So, yes, we're supporting that, but this challenge brings this whole parliament together. We can save lives and protect lives, and we have to work towards zero.
And once again, the Leader of the Opposition was quick to rise, respond and carry on in the non-partisan vain.
Just briefly, we stand with the government on addressing this terrible scourge facing young people with regard to mental health issues, and I congratulate the government on a range of its initiative, including the increased funding for headspace.
What does this all mean? And why is it important for our advocacy efforts as a sector? For me, it’s all about timing, as clearly there is intent on all sides of politics to work together ‘towards zero’, their words, not ours.
For months we’ve been saying the timing is right for real reform. The Productivity Commission Inquiry will land right in the middle of this 46th Parliament, and it’s our job as a sector to ensure it lands in a political environment that is ready to listen, but more importantly ready to turn words into action.
Or in the Prime Minister’s own words…
… continue to work each and every day towards zero. That must be our goal.
Chief Executive Officer
Sign the joint statement on LGBTI mental health
Mental Health Australia has recently joined 42 other organisations in signing on to the Thorne Harbour Health, Rainbow Health Victoria, and Switchboard Victoria initiated joint statement calling on the Royal Commission into Victoria’s Mental Health System to consider LGBTI mental health, and outlining six key areas for action. The joint statement will be attached to Thorne Harbour Health, Rainbow Health Victoria, and Switchboard Victoria’s joint submission to the Royal Commission.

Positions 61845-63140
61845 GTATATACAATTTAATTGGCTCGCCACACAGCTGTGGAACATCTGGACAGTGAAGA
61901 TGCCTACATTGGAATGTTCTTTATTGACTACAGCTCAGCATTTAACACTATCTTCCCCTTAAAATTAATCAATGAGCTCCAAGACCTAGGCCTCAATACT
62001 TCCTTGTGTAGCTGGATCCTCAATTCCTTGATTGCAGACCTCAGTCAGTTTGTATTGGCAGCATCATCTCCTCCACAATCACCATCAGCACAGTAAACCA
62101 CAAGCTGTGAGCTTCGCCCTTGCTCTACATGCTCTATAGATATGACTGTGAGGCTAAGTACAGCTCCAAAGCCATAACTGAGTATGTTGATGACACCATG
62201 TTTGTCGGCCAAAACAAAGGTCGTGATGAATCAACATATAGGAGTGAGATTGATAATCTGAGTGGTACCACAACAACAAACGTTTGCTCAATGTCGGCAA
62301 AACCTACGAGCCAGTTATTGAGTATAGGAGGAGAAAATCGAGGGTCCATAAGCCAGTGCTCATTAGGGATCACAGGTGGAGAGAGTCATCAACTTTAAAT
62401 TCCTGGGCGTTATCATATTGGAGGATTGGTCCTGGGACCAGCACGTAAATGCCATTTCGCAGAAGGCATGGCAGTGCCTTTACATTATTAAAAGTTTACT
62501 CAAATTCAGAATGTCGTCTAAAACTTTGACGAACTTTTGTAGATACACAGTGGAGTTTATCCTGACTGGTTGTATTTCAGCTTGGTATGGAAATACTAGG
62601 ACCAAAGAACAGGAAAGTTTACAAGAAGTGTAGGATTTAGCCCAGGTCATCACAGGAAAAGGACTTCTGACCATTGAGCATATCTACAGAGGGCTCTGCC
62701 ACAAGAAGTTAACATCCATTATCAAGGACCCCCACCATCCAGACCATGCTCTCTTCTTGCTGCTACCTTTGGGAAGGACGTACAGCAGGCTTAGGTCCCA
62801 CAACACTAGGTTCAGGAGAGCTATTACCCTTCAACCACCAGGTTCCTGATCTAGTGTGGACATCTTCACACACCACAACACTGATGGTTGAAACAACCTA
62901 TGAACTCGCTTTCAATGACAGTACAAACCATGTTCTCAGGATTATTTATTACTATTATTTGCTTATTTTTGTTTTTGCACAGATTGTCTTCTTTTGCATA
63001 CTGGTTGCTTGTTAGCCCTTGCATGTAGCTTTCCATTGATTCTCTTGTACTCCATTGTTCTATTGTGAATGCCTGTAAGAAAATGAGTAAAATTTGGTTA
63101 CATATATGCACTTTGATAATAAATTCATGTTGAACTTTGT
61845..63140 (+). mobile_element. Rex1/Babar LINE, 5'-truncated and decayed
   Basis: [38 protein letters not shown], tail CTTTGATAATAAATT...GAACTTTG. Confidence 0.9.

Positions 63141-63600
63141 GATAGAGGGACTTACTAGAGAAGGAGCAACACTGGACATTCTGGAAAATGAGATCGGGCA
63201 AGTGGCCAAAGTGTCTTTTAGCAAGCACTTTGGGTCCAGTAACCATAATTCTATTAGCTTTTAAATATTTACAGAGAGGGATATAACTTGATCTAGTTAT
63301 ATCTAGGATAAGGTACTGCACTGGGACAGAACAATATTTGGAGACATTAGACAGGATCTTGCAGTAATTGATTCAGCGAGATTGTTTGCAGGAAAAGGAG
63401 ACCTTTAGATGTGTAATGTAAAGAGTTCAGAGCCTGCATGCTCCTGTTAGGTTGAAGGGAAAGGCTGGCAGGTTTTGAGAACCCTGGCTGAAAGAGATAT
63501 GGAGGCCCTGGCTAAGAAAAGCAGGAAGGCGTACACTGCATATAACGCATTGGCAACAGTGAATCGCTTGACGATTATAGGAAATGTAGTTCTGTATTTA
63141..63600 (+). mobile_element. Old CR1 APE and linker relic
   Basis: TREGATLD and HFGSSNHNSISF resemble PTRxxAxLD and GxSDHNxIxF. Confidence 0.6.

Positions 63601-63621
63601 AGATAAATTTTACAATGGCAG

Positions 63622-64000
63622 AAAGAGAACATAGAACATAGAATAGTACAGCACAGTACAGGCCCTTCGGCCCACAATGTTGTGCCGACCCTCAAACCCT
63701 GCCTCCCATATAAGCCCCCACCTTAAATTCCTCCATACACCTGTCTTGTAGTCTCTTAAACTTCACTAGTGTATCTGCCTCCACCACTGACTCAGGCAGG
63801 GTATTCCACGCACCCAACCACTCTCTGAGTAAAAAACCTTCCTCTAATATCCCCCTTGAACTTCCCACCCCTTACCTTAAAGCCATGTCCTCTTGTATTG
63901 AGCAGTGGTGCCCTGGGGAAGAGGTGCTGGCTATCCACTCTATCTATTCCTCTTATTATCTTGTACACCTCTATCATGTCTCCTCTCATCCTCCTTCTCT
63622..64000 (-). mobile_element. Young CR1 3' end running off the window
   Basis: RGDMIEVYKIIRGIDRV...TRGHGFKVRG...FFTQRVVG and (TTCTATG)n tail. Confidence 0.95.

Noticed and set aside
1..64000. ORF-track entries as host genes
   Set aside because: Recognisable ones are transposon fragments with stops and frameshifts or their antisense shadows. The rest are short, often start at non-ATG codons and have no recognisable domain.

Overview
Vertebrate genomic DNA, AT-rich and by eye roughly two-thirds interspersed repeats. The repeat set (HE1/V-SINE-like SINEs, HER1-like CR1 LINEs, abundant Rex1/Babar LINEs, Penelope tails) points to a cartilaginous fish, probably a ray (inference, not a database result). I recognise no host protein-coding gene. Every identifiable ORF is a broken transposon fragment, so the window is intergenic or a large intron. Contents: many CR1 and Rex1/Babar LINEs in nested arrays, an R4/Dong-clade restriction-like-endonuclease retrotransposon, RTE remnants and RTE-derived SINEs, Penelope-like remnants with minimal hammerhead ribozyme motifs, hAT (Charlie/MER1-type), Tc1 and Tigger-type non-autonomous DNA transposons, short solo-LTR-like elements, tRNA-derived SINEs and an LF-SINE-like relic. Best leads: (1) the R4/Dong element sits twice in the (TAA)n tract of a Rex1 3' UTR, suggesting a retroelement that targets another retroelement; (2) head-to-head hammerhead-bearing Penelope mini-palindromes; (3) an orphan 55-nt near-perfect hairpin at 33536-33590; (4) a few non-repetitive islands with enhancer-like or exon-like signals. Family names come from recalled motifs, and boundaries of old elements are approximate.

Read the statement here
Congratulations to Dr Gabrielle O'Kane, CEO of the National Rural Health Alliance
Congratulations to Dr Gabrielle O'Kane on her appointment as CEO of the National Rural Health Alliance, succeeding Mark Diamond. We look forward to working with Dr O'Kane, and wish Mark all the best.
Congratulations to Robert Fitzgerald
More congratulations to Robert Fitzgerald on his appointment as the inaugural NSW Ageing and Disability Commissioner. He has completed outstanding work as a Commissioner on the Productivity Commission Inquiry into Veterans Compensation and Rehabilitation, and we wish him every success in his new role.
Join the Mental Health Australia team
Mental Health Australia has an opportunity for a passionate Policy Officer to join our team in Canberra, on a full-time basis. Reporting to the Manager, Policy and Projects, you will be responsible for the drafting of policy documents and project materials. This will involve analysis of existing data sources to inform strategies, policy, and programs on a range of mental health issues in consultation with Mental Health Australia members and other relevant stakeholders.
Read more about the job description here